It’s a beautiful word. Who would think of it as a marketing strategy?
My job is to advise companies on how to grow their base of business. The biggest challenge (and most fun part) is not in finding ways to keep an existing base happy and engaged, as vital as that is. It’s in creating ways to attract new audiences — especially the often-forgotten or elusive non-traditional audiences. In the case of professional sports or the arts, this is the non-sports fan or the person who may know little about an art form. Art and sport are just two examples of experience-based products or services, but the goal is the same: find and convert. I like to think of it as “crossing over” — not from this life to the next, not why the chicken went to the other side. As I work with good companies trying to expose their product to new audiences, to expand their supply of go-ers and do-ers, I believe it’s all about attraversiamo.
Watching another exciting Fall Classic (note to non-fans, that’s a World Series reference) last month, I was reminded that “fair weather fans” — especially those with pockets deep enough to afford the price of admission — play an important role in the scheme of things. Like an opening night on stage or any big game in sports, many of those attending are there for the spectacle as much as for the artistry or the athletics. Maybe more. There’s nothing wrong with this. In fact, it helps in our quest for non-traditional fans because it begs the question “Why do they go?” And there’s a long list of answers. Some might say it’s an “ego buy,” or wanting to be part of “the show,” to see and to be seen. Or maybe there’s a desire to be part of history: being able to say “I was there” connects and builds memories. One of the more meaningful incentives is generational: taking the kids to be part of something larger than life, something “I” did, like my parents did before me. Tradition.
In the 1980s, when sports marketing was a brand-new concept, the Fenway Faithful consisted of Bostonians who called themselves “diehards,” and few others had reason to come to the ballpark. When the “old boys” gave a young woman the chance to address this issue, I was charged with finding new ways to bring people in, to increase attendance, to build new revenue channels — that is, to find and develop new audiences, meaning non-traditional audiences. “Diehards” were key, but they weren’t necessarily paying the bills. So we began to innovate, to find reasons beyond what happens between the white lines on the field for people to come. We created programs. We reached out to youngsters, oldsters, corporations, tourists.
And we thought differently about “the product” — it was no longer simply a ballgame, it was about the experience. No, it wasn’t the obvious reason to attend an event, but it was a powerful one. In fact, the product wasn’t a game or a show, it was shared time, education and inspiration; it was new ways to celebrate birthdays and anniversaries; it was a night on the town with friends, company outings, school field days, fundraising for charity. I suggested that some ticket buyers barely cared that there was a ballgame going on because it was so much fun just to be in the ballpark. What game??!!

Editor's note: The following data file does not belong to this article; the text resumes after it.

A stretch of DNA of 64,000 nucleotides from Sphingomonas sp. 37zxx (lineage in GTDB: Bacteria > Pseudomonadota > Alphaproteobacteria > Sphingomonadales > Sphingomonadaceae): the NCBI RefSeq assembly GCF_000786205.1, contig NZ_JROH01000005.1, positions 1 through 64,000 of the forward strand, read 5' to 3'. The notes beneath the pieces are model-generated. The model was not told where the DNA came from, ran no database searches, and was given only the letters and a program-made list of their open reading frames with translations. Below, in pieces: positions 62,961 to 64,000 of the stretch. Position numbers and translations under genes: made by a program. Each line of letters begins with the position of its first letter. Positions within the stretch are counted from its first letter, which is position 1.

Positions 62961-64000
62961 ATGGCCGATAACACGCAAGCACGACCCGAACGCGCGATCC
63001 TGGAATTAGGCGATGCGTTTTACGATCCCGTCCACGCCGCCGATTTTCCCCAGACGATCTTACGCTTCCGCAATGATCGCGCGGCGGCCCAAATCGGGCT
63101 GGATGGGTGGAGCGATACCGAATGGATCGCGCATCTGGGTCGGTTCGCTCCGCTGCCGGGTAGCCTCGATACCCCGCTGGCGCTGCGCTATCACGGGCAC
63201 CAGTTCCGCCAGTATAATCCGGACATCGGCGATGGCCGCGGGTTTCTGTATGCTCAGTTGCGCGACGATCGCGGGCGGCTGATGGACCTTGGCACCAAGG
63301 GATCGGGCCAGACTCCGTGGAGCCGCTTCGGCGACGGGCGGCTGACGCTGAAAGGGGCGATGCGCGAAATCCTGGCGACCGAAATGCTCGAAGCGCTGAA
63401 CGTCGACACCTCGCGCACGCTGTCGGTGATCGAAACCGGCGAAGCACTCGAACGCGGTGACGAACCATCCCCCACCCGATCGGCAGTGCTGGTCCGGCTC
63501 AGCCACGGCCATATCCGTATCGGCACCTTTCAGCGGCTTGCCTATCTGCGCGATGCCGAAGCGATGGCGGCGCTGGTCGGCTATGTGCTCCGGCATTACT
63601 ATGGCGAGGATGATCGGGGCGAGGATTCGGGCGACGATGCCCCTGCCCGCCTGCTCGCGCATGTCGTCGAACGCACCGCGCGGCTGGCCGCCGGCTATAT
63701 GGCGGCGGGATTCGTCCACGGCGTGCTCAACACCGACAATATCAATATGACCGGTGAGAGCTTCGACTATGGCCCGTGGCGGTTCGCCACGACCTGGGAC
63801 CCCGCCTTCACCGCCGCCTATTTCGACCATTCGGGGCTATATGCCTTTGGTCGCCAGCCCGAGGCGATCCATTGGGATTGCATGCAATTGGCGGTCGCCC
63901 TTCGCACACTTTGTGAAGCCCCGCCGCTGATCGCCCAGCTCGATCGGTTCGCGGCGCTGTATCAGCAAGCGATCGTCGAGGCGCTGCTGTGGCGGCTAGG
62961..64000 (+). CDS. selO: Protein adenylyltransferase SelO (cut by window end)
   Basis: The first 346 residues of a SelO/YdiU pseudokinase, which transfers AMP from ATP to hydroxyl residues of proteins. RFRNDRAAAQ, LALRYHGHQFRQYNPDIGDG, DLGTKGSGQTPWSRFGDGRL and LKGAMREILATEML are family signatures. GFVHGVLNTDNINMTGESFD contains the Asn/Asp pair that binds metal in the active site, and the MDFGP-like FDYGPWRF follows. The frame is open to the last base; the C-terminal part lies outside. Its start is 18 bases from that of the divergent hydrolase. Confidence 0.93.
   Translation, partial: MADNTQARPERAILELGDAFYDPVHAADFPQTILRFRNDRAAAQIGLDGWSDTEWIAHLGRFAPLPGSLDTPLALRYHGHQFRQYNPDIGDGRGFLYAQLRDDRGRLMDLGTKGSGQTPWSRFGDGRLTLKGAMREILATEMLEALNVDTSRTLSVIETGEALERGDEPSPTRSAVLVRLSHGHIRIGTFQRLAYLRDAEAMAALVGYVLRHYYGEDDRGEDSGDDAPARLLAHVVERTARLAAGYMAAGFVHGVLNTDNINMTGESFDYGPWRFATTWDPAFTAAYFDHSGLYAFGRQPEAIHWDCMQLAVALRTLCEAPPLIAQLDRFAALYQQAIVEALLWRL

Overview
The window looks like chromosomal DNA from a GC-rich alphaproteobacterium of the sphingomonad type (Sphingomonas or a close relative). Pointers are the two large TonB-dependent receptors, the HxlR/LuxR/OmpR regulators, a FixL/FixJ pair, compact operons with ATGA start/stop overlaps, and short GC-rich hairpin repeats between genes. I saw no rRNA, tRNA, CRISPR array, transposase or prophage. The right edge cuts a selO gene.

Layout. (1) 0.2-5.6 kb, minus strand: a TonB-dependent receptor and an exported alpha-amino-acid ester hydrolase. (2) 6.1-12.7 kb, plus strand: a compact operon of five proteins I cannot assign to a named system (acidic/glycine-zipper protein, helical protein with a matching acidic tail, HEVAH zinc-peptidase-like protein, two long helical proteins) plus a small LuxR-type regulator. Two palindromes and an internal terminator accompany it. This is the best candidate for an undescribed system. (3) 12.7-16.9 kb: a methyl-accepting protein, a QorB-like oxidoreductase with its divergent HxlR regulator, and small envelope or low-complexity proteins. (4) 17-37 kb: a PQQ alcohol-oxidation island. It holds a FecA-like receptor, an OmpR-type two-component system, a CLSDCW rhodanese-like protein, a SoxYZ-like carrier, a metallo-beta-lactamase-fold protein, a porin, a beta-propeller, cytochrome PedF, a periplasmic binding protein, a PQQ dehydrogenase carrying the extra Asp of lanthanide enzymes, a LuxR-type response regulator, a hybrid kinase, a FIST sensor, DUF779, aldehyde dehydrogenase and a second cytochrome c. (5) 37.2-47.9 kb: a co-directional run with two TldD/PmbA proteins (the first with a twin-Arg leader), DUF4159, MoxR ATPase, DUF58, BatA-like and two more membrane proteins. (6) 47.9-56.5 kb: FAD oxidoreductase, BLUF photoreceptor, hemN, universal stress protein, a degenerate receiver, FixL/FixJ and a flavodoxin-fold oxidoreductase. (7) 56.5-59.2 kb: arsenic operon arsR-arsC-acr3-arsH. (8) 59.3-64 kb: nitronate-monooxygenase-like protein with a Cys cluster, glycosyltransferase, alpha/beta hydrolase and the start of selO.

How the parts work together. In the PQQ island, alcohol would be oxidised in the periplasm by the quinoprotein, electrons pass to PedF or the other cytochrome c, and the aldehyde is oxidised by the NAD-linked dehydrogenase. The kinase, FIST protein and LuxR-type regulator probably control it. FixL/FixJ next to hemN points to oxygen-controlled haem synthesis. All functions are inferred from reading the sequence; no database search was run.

Fast forward to 2008. Museums, dance companies, theaters and arts programs large and small wondered how to keep their heads above water. Then, it was less about building new audiences and more about retaining an existing patron base. There was pressure to do more with less, to cut back on expenses, to manage resources, to get creative. It was around this time that the word “innovation” became an overused buzzword.
Which is why, at Boston Ballet, we got scrappy: daily check-ins and malleable marketing plans; grassroots marketing and social media; relationships, relationships, relationships. We reached out to the community and to the media. Our patrons stood by us in a big way, the media was our ally, the artistic product was uncompromising and the institutional spirit was alive and well. With one eye on reaching non-traditional audiences, our focus was necessarily on retaining the one we had. We undertook a rebranding of the institution, created a new positioning statement, “Stage, Studio, and Community,” to tell the whole story of Boston Ballet, asked our public to “Re-think Ballet,” developed and launched a new website, brought ticket sales in-house, built a full-service in-house marketing and PR operation and – as they say in baseball – found a way to win. We retained so we could grow.
Attraversiamo. I asked a close friend, who is from Lazio, just south of Tuscany, about this word. I understood it to mean “let’s cross over,” as in let’s cross the road or the path to get to the other side. In her beautiful, rich Italian dialect, Carla told me there is more to the expression. The word has come to have a deeper and different meaning — more the notion of changing your direction or state of mind. Like crossing over to a new way of thinking or even living. The idea of spreading one’s wings, opening one’s mind, trying something new.
We know the key to sustainable business growth is through a combination of retaining an existing customer base while reaching new audiences. It’s not the push of selling a ticket, it’s the pull of engagement. The value, then, especially to the non-fan or non-theater goer, is in the experience.
Easier said than done? Attraversiamo.